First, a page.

Developing a knowledge management diagnostic tool : a pilot study
Thesis(MBA)--Stellenbosch University, 2001.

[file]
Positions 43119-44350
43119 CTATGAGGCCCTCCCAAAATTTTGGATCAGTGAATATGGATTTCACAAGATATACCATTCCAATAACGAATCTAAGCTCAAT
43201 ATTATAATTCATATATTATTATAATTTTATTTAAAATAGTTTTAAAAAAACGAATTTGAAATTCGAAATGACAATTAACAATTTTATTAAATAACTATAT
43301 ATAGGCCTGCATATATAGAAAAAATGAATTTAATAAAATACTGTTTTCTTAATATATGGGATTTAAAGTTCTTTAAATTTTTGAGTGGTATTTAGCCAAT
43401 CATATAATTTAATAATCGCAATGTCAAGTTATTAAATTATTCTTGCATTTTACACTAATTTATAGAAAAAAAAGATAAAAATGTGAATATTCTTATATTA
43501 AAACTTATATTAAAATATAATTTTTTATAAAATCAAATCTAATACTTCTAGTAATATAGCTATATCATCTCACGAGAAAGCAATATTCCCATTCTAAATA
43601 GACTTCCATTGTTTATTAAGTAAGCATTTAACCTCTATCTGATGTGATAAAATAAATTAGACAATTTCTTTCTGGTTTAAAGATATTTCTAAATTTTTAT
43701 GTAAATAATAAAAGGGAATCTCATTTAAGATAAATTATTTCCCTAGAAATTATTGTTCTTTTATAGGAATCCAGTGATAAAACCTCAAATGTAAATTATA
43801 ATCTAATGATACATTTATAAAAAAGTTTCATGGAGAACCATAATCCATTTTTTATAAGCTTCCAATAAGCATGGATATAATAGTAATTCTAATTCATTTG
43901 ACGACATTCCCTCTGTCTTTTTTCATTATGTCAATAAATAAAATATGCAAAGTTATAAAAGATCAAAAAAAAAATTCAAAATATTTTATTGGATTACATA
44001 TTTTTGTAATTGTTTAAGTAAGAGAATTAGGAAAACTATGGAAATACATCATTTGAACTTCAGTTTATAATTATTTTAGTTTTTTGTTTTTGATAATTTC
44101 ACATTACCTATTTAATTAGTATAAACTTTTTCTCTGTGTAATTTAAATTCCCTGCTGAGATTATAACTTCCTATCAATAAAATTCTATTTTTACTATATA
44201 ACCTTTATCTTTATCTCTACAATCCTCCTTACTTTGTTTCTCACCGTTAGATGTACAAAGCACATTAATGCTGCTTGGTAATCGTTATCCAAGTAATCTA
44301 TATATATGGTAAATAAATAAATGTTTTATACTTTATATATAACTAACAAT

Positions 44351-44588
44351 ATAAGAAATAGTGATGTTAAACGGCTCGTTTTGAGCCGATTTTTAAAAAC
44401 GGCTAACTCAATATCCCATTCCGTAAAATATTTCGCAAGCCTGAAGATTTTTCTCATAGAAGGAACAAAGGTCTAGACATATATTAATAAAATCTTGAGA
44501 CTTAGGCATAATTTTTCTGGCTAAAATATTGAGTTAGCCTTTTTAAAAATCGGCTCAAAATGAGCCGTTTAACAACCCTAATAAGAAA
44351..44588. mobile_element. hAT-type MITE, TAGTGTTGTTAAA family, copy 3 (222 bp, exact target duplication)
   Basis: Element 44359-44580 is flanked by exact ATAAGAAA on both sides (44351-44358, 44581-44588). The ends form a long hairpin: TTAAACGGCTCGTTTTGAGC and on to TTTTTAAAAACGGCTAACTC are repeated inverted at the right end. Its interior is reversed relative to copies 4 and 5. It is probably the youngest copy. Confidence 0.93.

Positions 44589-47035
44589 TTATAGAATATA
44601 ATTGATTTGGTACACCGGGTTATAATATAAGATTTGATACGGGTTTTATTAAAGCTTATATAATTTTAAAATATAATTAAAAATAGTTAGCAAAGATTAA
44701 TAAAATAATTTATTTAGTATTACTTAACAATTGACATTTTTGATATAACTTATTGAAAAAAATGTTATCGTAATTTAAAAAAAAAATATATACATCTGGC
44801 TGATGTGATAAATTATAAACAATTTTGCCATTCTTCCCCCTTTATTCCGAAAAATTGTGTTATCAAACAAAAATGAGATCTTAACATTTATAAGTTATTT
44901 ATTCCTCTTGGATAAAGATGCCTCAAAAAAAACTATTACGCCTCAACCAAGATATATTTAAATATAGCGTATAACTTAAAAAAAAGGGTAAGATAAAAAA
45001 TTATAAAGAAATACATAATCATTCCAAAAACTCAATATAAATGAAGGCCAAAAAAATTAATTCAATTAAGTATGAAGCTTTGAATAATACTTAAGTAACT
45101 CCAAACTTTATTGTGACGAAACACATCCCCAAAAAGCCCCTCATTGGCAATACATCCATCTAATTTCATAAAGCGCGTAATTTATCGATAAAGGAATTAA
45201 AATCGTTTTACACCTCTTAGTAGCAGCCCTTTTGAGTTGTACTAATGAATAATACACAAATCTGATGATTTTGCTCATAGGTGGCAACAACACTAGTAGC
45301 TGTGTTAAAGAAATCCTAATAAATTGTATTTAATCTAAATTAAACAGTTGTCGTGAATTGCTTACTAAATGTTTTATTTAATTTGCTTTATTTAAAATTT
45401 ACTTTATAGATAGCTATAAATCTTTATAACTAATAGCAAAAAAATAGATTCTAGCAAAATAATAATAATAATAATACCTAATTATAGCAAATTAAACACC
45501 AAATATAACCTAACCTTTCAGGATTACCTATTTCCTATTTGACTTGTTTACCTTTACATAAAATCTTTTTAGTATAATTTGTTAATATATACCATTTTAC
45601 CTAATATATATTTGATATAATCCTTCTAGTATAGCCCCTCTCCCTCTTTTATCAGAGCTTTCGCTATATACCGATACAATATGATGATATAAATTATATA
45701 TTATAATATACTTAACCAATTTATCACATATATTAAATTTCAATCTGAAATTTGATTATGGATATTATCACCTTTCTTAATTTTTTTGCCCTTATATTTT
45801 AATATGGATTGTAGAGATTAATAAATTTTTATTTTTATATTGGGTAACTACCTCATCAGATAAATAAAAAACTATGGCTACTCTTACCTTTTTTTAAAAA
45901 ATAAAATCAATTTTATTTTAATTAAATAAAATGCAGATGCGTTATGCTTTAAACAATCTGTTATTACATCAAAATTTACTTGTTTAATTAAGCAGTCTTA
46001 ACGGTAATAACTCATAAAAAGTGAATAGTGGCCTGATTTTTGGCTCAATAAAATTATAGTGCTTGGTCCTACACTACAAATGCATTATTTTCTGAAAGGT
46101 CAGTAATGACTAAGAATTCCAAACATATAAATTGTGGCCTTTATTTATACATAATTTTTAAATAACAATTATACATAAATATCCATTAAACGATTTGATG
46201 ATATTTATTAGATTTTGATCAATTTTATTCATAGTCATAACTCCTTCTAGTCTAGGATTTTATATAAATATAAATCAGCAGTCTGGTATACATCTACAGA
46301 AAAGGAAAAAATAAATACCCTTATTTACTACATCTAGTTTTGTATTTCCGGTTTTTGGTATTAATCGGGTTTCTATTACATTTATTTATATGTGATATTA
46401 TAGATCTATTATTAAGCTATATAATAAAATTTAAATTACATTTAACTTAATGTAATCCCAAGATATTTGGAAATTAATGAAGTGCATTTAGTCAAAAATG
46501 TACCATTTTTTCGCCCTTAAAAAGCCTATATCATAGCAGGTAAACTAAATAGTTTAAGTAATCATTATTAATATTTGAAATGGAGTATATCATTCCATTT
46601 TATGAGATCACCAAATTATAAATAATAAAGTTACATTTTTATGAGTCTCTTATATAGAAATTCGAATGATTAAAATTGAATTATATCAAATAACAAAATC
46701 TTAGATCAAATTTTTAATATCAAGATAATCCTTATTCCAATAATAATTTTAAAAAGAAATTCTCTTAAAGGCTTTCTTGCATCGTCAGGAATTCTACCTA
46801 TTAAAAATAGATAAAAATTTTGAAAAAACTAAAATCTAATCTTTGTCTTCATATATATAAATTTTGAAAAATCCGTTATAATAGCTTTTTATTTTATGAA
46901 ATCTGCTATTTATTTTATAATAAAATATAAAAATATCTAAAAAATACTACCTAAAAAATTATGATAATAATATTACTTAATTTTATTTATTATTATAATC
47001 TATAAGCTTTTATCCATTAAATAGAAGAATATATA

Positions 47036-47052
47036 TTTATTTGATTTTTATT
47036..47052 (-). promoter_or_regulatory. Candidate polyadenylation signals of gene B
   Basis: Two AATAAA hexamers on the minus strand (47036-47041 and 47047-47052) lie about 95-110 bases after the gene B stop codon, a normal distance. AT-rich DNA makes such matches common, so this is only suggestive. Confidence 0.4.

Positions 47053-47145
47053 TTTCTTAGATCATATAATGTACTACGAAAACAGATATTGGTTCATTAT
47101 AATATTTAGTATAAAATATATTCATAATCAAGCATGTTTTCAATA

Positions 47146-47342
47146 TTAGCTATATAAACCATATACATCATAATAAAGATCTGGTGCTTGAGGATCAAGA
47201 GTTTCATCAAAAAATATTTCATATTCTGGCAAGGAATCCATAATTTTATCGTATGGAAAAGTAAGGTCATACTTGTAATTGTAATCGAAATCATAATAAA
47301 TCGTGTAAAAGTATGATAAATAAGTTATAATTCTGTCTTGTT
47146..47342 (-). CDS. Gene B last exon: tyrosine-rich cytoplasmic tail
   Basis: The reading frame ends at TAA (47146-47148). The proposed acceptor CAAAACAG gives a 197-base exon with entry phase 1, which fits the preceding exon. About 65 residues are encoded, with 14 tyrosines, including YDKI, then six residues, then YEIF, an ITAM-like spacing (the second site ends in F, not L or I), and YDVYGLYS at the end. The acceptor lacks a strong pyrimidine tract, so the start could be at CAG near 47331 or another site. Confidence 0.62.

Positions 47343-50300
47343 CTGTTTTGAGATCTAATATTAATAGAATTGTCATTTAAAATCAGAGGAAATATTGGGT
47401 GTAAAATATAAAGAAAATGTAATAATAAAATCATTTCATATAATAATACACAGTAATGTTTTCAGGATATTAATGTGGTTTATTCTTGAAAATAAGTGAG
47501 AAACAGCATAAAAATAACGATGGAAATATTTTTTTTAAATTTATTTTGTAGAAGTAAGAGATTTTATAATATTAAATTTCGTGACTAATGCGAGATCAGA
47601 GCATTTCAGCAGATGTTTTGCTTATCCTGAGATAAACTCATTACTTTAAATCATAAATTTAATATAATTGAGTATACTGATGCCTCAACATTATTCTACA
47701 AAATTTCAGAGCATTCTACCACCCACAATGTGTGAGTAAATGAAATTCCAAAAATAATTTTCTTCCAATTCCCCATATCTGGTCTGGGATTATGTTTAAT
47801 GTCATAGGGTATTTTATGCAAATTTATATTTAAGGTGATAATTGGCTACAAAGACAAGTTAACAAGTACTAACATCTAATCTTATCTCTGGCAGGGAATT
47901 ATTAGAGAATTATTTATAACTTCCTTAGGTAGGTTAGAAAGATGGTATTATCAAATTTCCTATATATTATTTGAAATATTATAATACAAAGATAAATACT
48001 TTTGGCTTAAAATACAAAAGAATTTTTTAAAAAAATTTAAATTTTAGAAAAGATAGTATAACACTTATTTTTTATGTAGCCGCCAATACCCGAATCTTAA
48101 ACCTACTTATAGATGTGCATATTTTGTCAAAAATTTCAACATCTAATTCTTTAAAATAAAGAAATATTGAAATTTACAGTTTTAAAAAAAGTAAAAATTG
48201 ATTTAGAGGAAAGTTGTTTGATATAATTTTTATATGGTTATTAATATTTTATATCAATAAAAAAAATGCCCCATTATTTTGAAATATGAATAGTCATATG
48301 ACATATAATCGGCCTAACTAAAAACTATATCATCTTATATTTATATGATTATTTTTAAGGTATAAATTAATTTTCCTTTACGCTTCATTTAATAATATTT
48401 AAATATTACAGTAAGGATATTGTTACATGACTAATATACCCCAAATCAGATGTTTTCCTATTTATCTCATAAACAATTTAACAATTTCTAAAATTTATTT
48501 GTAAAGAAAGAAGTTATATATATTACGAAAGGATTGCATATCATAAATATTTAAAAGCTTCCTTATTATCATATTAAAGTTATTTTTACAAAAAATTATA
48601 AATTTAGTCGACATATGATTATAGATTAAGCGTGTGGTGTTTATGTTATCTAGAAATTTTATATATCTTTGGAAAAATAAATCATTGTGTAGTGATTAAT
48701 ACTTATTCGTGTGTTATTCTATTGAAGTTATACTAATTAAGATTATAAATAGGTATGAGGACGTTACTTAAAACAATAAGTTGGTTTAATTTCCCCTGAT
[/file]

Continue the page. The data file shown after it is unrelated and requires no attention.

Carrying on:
The objectives of this research were as follows: • To develop a knowledge management diagnostic tool that can be used to evaluate the status of knowledge management initiatives from both a technology and a people perspective, • To conduct a pilot study using a convenience sample of 35 students from the Afrikaans Modular Masters of Business Administration course at the University of Stellenbosch in order to test this diagnostic tool for measurement reliability and validity, and • To present and discuss the results of the pilot study. A knowledge management diagnostic tool based on Bukowitz and Williams (2000) Knowledge Management Diagnostic was developed. The diagnostic tool consisted of seven section scales, each evaluating a step in Bukowitz and Williams (2000) knowledge management process. Each section scale contained ten items and responses to items were scored using s seven-point Likert scale. Correlation calculations, factor analyses and item analyses were conducted for each scale in order to test for measurement reliability and validity. A comparison of means between respondent group variables was also conducted using the Kruskal-Wallis and Mann-Whitney tests. The Kruskal-Wallis and Mann-Whitney comparison of means revealed no significant differences in total scores on the knowledge management diagnostic tool between groups. However, the fact that a convenience sample rather than a random sample was used, and the sample size was limited (n=35) indicates that these results may not be conclusive. Notwithstanding the small, non-random sample used in this pilot study, the results of the correlation calculations, factor analyses and item analyses indicated that the scales had satisfactory internal consistency reliability and an examination of the items that loaded against each factor indicated that the scales displayed face validity. In the light of these results, recommendations for further research using a larger, random sample were therefore presented. In addition, items were recommended for deletion in order to improve internal consistency reliability